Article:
So I came across a nice article today. The FBI was pissing and moaning about how the switch over to IPV6 is a problem for them to be able to do their job. For example:
Any computer with IPv6 has built-in encryption called IPsec (which can also be available with IPv4). The New York Times reported in 2010 that the FBI was lobbying for a law requring telecommunications companies offering encryption to build in backdoors for law enforcement, a requirement that would likely cover IPsec, but the bureau distanced itself from that idea a few months later.
“The frequency of use should increase with IPv6,” predicts a network engineer at Sonic.net, an Internet provider in Santa Rosa, Calif. “None of this is good news for law enforcement organizations.”
But some of the technical details are challenging, and IPsec is still not widely used. Neither are HTTPS encrypted connections; Arbor Networks estimates that only 2 percent of native IPv6 traffic is HTTPS, not counting file sharing traffic.
The quick and dirty is that IPV6 has native support for IPsec, Tunneling, and a couple other things. While bitching about IPv6, the also bitch about running out of IPv4 addresses and how that is causing problems using an IP as the identifier for the owner of traffic.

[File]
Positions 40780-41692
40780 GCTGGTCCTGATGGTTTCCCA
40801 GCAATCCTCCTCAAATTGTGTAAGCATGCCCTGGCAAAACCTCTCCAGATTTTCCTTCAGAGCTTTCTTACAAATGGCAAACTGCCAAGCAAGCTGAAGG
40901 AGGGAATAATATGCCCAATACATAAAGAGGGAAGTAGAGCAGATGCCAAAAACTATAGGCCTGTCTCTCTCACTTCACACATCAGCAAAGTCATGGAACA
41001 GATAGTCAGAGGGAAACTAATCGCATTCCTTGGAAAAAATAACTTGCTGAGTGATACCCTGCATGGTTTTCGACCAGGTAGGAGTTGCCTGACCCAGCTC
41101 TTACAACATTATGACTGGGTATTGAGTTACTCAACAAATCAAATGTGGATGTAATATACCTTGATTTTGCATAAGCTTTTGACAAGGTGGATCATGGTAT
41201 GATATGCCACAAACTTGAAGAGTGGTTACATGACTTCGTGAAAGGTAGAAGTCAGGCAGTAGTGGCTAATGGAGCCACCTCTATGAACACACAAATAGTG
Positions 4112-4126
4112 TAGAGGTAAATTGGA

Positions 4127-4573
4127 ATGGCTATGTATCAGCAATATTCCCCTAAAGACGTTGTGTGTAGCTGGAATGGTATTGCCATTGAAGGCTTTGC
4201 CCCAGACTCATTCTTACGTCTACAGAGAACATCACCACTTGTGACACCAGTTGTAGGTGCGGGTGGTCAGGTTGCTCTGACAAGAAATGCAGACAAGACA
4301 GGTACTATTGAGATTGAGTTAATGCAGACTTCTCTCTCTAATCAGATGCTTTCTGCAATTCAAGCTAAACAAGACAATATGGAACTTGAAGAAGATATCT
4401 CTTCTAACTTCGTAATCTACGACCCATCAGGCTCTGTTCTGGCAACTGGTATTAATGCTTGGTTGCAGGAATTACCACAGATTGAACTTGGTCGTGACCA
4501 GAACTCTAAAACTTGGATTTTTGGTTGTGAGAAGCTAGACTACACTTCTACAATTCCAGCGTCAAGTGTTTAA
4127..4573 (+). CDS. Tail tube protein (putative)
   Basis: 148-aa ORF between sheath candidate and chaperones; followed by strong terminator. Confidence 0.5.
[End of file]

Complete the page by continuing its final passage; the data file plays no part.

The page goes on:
So let me get this straight, they bitch about network address translation, the end result of running out of IPv4 addresses. IPv6 is made to help alleviate that problem gives them heartburn because it can make their job more difficult.
Well tough, you’re job isn’t supposed to be easy. Though it’s not as if the boys in blue, especially at the federal level, really think the law applies to them anyway.
I for one welcome the transition to IPv6 and if they dislike it so much, I figure it is nothing but good for the continuing health of the internet. The internet which gives everyone who wants one their own pulpit to speak their mind.
Barron is the owner, editor, and principal author at The Minuteman, a competitive shooter, and staff member for Boomershoot. Even in his free time he’s merging his love and knowledge of computers and technology with his love of firearms.
He has a BS in electrical engineering from Washington State University. Immediately after college he went into work on embedded software and hardware for use in critical infrastructure. This included cryptographic communications equipment as well as command and control devices that were using that communications equipment. Since then he’s worked on just about everything ranging from toys, phones, other critical infrastructure, and even desktop applications. Doing everything from hardware system design, to software architecture, to actually writing software that makes your athletic band do its thing.